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The GW Hatchet


The GW Hatchet

Serving the GW Community since 1904

The GW Hatchet

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Students are using free newspaper service at GW

GW administrators are calling the pilot program that provides free newspapers in residence halls a success less than a month after it started.

Barbara Porter, director of Public Affairs, said she is happy with how smoothly the program, called GWKnows, is running.

“We have bright, intelligent students here at GW, and having free, readily available newspapers is a huge advantage,” Porter said.

GWKnows places weekday editions of USA Today, The New York Times and The Wall Street Journal in GW residence halls.

GW President Stephen Joel Trachtenberg said the program is a “grand experiment.” Students, like senior Kate Novinskie, said the newspapers’ availability helps them with their studies.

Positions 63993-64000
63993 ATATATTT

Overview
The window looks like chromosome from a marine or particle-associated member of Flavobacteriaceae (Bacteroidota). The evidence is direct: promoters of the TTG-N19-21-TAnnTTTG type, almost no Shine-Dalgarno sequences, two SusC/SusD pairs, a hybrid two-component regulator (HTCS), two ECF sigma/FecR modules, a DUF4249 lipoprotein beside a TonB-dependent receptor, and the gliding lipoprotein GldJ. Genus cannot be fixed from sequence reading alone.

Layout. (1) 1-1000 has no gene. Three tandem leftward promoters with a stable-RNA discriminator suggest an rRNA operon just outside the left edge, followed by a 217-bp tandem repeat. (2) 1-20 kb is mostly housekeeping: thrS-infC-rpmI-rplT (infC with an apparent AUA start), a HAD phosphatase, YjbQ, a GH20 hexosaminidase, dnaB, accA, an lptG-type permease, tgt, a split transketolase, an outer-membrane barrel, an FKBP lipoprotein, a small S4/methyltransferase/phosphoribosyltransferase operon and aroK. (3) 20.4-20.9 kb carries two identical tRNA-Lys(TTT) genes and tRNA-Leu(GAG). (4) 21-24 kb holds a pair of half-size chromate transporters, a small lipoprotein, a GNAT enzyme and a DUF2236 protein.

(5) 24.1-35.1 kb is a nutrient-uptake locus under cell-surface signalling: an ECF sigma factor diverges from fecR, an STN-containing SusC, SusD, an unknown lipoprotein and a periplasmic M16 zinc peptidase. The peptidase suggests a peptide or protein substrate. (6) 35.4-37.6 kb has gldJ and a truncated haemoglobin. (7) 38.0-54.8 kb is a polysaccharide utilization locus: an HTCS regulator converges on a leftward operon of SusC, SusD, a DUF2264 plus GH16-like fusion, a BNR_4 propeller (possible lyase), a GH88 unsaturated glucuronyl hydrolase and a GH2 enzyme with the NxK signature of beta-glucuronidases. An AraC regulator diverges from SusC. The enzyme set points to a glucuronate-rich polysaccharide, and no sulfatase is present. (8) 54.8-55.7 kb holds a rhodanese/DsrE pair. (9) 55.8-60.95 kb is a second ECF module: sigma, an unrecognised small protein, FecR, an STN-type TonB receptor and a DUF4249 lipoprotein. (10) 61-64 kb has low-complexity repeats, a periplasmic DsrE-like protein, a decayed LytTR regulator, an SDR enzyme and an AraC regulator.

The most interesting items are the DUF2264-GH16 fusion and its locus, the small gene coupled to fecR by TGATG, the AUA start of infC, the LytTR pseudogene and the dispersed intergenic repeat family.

“Because I’m in the Elliott School, I need to keep tabs on everyday political and economic events, and having both The Times and The Wall Street Journal free, I think it’s great,” she said. “They both provide more in-depth coverage than local papers like The (Washington) Post.”

The Wall Street Journal is the least popular of the three papers, according to unofficial statistics provided by the Office of Budget, Finance and Personnel. According to the statistics, USA Today and The New York Times appear to be evenly read.

“It’s great that we can go downstairs and read about a wide variety of current subjects, especially considering that we don’t have to pay for it,” freshman Aaron Cohen said.

The GWKnows program applies only to students who live in GW residence halls.

“It would be nice to have them available everywhere,” said sophomore Jon Brouse, who lives off campus in a Potomac Park apartment.

Executive Director for Budget, Finance and Personnel Johnny Osborne said GW will try to “work with the newspaper companies, looking for ways to expand, possibly off campus.”

But Trachtenberg said students need to make the effort to read the newspapers.

“We’re not going to go chasing down everyone who doesn’t live in a dorm,” he said. “I do believe the program is going extremely well, demonstrated by the fact that papers keep disappearing.”

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